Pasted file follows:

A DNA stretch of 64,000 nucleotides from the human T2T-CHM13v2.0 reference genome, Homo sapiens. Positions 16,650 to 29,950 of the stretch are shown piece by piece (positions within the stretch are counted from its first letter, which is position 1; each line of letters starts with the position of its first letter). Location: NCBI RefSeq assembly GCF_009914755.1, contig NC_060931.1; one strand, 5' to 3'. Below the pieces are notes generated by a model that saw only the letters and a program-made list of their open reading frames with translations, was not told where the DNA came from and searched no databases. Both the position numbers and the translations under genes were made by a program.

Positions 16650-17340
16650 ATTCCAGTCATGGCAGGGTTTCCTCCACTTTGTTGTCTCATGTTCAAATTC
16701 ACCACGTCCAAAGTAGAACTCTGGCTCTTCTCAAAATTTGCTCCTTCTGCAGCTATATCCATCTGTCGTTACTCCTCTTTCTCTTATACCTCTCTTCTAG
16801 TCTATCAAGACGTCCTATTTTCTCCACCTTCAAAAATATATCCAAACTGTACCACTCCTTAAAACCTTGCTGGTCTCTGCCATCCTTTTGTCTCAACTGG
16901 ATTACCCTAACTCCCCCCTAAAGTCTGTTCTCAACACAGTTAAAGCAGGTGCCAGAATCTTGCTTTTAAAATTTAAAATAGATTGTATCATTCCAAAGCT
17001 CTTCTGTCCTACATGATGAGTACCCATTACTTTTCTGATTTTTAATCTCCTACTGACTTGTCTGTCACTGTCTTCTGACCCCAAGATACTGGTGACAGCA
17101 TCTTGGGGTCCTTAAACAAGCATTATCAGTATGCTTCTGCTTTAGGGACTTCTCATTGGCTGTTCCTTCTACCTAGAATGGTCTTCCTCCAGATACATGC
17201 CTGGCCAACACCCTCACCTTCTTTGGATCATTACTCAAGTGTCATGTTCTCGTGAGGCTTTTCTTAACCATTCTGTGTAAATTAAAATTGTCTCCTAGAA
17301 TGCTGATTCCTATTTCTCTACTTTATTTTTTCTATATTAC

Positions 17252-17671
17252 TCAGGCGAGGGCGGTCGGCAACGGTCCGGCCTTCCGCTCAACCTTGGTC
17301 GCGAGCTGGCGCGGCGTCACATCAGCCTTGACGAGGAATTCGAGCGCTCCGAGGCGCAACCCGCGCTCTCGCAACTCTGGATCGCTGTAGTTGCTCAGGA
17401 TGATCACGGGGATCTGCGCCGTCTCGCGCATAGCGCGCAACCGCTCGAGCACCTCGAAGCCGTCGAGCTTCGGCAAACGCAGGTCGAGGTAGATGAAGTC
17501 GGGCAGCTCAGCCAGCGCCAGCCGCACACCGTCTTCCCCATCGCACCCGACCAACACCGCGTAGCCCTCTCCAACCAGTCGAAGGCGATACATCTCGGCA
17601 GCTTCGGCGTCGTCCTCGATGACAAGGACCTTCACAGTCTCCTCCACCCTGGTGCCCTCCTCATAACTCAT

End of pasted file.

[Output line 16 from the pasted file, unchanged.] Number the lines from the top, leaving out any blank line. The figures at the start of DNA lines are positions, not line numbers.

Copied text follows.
17601 GCTTCGGCGTCGTCCTCGATGACAAGGACCTTCACAGTCTCCTCCACCCTGGTGCCCTCCTCATAACTCAT